British wins and PRs in Stockholm

There were two wins for Britain at the Bauhaus Stockholm Diamond League. However, on the day the Scottish National Party launched its manifesto for our upcoming election on  4 July, perhaps I should say two Scottish winners.

First up was Jemma Reekie, who won the 800m in 1:57.79, front-running a 1:57 without being pushed and in windy conditions is quite noteworthy in its own right. She summed up the race: “It was good to run a 1:57 from the front and know I had another one in me. It probably felt too comfortable, so my coach may watch it back and tell me I should have pushed it more. But it is a long season, so there is plenty of time for more. It is a good way to start the season, run consistent 1:57s, and know that there is a bit more in there”. Jemma’s next event is the European Championships in Rome, where she will run in the 1500.

Jemma Reekie, London DL 2023, photo by Getty Images for British Athletics

Laura Muir dominated the 1500 to win in 3:57.99 in a race in which the top four went sub-4. Laura said: “I was pleased to get my best season opener last week and another solid performance tonight. I have to bear in mind we are only at the end of May, the start of June, and it is all about August this year. That is when I need to be at my best. To be running what I am now and knowing I have a couple more months of training before the Olympics is very exciting going forward”.

VARIOUS CITIES, POLAND – JUNE 23: Ben Pattison of Team Great Britain competes in the Men’s 800m – Division 1 heats during day four of the European Games 2023 on June 23, 2023, in Various Cities in Poland. (Photo by Dean Mouhtaropoulos/Getty Images for European Athletics)

There were three British runners in the men’s 800, with Ben Pattison fourth (1:44.44), Elliott Giles sixth (1:45.10), and Jake Wightman eighth (1.45.35). Pattison, bronze medallist in Budapest last year, told me, “I am running with confidence and in the best shape of my life.  I am training to peak in August, but I am already 1 second faster than at the same time last year. There is definitely more pressure on me [because of what I did last year], but pressure is a privilege. The pressure comes from what I did in the past to prove that I am good enough to be at this level”. Giles, who had run a 1500 in Oslo 3 days ago, felt he still had that race in his legs; he also said that he found training to be able to run 8 and 15 in the same week was a challenge”.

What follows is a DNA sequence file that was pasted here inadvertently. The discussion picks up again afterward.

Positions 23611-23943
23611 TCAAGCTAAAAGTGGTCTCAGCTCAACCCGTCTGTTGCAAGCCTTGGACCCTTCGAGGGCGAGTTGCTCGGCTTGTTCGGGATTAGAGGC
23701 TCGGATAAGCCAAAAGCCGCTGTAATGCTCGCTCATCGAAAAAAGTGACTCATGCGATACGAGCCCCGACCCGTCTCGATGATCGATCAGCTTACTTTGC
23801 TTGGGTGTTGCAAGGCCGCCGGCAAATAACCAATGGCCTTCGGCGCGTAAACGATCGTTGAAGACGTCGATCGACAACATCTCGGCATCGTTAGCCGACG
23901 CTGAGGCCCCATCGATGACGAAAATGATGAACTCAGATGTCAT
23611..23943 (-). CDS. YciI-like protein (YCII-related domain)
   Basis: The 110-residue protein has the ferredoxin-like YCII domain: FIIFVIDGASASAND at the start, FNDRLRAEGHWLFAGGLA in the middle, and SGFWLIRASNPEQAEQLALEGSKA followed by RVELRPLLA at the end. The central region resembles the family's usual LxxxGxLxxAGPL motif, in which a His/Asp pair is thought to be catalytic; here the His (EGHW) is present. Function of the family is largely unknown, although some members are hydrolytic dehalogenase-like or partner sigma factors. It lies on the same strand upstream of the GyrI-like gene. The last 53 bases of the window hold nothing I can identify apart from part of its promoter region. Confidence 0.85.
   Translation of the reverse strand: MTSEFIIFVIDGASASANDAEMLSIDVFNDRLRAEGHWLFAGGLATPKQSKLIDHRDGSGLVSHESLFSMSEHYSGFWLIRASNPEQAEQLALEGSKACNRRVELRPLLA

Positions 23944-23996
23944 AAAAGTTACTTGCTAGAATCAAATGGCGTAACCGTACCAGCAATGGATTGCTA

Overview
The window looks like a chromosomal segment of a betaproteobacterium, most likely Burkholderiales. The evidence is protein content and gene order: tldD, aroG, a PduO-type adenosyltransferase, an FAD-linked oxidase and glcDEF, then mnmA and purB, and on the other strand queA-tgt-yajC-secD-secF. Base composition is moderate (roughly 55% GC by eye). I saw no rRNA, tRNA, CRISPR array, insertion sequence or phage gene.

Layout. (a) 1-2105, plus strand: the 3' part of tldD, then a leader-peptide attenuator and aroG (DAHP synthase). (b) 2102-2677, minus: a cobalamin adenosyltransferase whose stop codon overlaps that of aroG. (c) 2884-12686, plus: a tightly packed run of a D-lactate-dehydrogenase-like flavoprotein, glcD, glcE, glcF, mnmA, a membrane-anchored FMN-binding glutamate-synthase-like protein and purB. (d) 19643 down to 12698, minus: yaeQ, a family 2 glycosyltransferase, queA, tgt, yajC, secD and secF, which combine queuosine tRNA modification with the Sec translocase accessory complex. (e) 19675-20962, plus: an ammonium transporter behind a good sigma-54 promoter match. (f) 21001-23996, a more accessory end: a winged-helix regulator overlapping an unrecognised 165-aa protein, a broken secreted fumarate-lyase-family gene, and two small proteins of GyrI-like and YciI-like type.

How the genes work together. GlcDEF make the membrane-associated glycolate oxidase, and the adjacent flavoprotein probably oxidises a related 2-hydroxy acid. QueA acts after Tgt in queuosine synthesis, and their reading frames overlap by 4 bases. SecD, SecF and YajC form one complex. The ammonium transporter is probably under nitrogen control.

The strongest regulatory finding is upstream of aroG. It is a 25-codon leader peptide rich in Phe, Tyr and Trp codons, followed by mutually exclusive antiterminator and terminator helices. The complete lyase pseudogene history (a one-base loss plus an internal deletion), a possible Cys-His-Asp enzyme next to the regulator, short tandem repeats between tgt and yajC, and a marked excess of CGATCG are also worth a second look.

Amy Hunt, photo by Getty Images for British Athletics

Amy Hunt was third in the 200m in 22.92, running into a -2.0 wind. Amy is one of a group of British sprinters (Adam Gemili, Jeremiah Azu, Darryl Neita) who are based in Italy to work with Marco Airale. She told me afterward: “That was so much fun.  To have Mondo attempting to break the world record just when you are getting ready to run was amazing.  My training group is so good.  We are constantly encouraging each other and lifting each other up. Everyone brings a unique flavor to the group.  Next week, I run in the Europeans in Rome in my second home country”.

Two other Brits ran a PR in the 1500s: Adam Fogg 3:35.50 and Revee Walcott-Nolan (4:00.77).

Renee Walcott Nolan, photo by Getty Images for British Athletics

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